I returned back to my horses after a great Christmas break. It was nice this time to get through border control without any glitches, armed with my Olympic visa. Carol, my groom, was not so lucky coming back to the UK, with the horses. Even though her visa was also in order they still gave her a hard time. UK customs are really not very friendly. It will be interesting to see how they treat people coming in for the Olympics…
While I was home, Carol, with some help from Richard and Kyra, kept the horses lightly worked, so from my first ride back they both felt great. Carol has done such a great job with them. Considering it’s mid-winter their coats look fantastic, and they are fit and healthy, even after so much travel. Fingers crossed that they stay that way.
After settling into the work again, we decided it would be good to do a national show, to check our training was going in the right way. Kyra and Richard suggested a National show at Addington. I was thinking it was a good chance to go and try a few things that we had changed in training, thinking no one will know about it so I can experiment a bit. Absolutely wrong! Except for the actual team riders, most of the major players were there, and it was a much bigger show than I anticipated. However, it was good to experiment a bit and try new things. I was very happy with Sancette, who put in a solid 68 + %, with a much more steady frame. We changed the bit on Umbro, which caused a few glitches, but otherwise I was fairly happy with his steadiness and the way his trot is developing. The all-important selection shows are not far away now, so a bit of fine-tuning is very important.
Vidauban, in the South of France, will be our next show, and it is lining up to be really interesting. Apart from Lyndal Oatley’s Potifar, and my own horses, there will be some new up-and-coming stars. Brett Parbery will be there, with Lord of Loxley, who is just moving up to Grand Prix, and he may also be presenting a new Holsteiner stallion, Liostro 51, who is a bit of a mystery horse recently acquired for Brett to campaign. He is a 12-year-old by Linaro, born in Germany, but standing in Switzerland. When I last talked to Brett he was just tidying up the details, so let’s hope that works out for him. Brett is pretty good on the catch rides ,so stay tuned.. .Lyndal will also be presenting a new Grand Prix ride, with her lovely Sandro Boy, by Sandro Hit, the same sire as my own Sancette. Lyndal and I must both have a thing for quirky horses, as we both now have a Jazz and a Sandro Hit. They certainly are a bit special to deal with.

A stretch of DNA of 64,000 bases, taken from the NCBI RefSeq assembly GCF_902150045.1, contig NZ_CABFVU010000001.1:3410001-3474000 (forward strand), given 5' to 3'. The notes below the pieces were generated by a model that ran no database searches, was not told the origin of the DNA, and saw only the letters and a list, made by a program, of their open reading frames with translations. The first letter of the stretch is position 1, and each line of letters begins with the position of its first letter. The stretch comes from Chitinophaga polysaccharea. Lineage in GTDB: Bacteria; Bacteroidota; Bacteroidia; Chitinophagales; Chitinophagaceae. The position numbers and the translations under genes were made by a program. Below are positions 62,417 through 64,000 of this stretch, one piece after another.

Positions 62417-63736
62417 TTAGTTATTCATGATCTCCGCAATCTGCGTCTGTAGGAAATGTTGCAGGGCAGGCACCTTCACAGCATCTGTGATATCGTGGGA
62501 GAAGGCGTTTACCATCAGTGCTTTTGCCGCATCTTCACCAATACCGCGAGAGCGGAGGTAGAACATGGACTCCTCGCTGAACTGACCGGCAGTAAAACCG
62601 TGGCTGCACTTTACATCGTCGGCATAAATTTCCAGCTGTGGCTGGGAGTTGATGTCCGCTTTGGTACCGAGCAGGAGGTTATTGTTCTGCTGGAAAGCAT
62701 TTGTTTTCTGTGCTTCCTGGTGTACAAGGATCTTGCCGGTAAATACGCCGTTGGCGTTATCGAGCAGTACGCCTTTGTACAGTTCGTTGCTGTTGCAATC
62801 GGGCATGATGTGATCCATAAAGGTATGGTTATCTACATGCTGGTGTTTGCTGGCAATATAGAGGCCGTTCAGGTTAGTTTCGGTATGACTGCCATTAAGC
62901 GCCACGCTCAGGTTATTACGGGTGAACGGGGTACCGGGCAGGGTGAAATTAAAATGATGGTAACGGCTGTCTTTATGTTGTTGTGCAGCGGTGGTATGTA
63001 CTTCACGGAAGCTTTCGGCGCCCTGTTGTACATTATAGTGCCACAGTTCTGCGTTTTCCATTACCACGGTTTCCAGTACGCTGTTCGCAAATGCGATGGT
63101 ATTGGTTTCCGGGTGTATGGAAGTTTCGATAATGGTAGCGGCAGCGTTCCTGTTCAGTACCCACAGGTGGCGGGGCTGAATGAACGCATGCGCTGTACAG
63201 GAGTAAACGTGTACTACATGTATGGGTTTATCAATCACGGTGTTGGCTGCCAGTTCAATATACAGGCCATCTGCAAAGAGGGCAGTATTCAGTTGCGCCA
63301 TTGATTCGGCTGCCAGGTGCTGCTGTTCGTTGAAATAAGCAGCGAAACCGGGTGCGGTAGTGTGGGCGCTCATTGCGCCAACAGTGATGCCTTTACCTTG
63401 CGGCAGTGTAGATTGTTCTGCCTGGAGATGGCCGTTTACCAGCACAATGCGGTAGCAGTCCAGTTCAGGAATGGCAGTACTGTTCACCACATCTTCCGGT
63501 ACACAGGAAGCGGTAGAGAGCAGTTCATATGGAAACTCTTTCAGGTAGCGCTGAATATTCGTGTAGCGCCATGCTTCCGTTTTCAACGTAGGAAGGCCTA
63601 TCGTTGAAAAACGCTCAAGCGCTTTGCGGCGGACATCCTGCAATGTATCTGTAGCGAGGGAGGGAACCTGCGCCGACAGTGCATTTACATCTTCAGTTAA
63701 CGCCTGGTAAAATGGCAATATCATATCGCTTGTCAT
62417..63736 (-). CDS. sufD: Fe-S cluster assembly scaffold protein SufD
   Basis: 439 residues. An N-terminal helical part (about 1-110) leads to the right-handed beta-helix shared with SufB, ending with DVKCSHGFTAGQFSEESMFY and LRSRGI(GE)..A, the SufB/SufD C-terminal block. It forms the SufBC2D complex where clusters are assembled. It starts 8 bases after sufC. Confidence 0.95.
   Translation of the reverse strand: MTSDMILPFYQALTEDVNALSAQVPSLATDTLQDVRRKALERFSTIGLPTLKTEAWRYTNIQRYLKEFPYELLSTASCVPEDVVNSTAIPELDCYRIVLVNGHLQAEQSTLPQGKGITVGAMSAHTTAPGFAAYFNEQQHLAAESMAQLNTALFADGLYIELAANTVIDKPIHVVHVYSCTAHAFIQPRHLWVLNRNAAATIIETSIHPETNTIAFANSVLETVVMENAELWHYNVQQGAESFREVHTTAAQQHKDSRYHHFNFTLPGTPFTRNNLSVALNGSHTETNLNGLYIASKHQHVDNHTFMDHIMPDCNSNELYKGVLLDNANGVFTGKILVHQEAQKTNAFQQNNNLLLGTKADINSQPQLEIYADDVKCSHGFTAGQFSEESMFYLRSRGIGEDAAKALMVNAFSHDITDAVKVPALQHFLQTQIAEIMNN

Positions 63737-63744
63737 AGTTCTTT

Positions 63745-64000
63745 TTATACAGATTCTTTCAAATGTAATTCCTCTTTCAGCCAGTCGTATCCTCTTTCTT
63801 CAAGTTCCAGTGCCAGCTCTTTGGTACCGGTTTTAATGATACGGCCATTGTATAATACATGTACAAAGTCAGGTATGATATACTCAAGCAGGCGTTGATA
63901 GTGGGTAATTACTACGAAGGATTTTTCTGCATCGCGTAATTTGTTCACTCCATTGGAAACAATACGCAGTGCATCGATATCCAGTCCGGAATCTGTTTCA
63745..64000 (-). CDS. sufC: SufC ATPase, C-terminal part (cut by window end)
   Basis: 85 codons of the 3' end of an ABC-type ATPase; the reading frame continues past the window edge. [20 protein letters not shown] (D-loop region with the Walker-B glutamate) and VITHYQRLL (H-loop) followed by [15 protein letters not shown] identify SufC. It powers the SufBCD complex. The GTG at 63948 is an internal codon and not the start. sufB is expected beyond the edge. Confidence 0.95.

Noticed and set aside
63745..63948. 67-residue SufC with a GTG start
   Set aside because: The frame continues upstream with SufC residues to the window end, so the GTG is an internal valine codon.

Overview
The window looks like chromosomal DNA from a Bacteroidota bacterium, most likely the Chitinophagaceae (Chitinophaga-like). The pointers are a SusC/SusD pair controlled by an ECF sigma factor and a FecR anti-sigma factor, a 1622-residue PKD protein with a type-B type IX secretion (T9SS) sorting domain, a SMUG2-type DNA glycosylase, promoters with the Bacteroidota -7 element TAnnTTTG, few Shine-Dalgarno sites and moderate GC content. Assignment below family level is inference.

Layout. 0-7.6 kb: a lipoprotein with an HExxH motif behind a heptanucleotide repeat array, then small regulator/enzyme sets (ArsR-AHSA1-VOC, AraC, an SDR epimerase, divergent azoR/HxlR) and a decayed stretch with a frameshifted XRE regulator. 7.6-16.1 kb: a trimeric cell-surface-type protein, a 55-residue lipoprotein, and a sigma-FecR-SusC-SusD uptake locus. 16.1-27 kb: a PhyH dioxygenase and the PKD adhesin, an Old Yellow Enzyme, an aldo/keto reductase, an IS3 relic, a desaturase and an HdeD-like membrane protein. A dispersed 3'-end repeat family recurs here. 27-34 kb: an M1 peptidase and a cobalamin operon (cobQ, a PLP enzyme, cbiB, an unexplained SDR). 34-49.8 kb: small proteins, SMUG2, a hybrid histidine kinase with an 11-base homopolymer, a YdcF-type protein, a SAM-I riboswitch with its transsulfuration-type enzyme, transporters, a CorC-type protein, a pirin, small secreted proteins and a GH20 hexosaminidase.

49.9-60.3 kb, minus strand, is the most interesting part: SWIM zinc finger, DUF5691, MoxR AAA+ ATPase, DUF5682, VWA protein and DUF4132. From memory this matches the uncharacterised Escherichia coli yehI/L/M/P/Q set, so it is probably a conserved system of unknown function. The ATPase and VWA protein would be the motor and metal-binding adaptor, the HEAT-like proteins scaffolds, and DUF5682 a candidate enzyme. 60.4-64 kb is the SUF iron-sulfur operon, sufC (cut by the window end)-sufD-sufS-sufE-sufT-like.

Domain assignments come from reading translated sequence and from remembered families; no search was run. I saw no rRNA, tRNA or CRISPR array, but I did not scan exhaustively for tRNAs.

Hayley Beresford will be bringing several of her young Grand Prix horses, and will be back in the running after her recent tragic loss of her wonderful Reli. It is great for Australian Dressage to see some depth in the Grand Prix horses vying for spots. When we add in the already proven performers about to embark from Australia, it looks like the selectors will have quite a choice of good horses. From my point of view, there is no room for being complacent. The pressure is on to really have my horses at their peak when the selection events come round in May.
The competition venue at Vidauban is one of my favourites. Set amongst beautiful vineyards, with a backdrop of mountains, the facilities are world class, which is why in only its second year, it has attracted so many good competitors. It was also our place of exile, after we were rejected from the UK, which turned out to be a blessing in disguise. Dressage rider, Bernadette Brune, who owns the magnificent Domaine Equestre des Grand Pins, was so welcoming to us and our horses, what could have been a lonely exile, was in fact a wonderful experience. I guess that was as close as I will get to “A Year in Provence”, but the bonus of having my horses and husband with me made it all the more fun. Now I am really looking forward to returning there, and the next weeks will be busy preparing for the long trek down to the South of France.
Mary and husband Rob with Sancette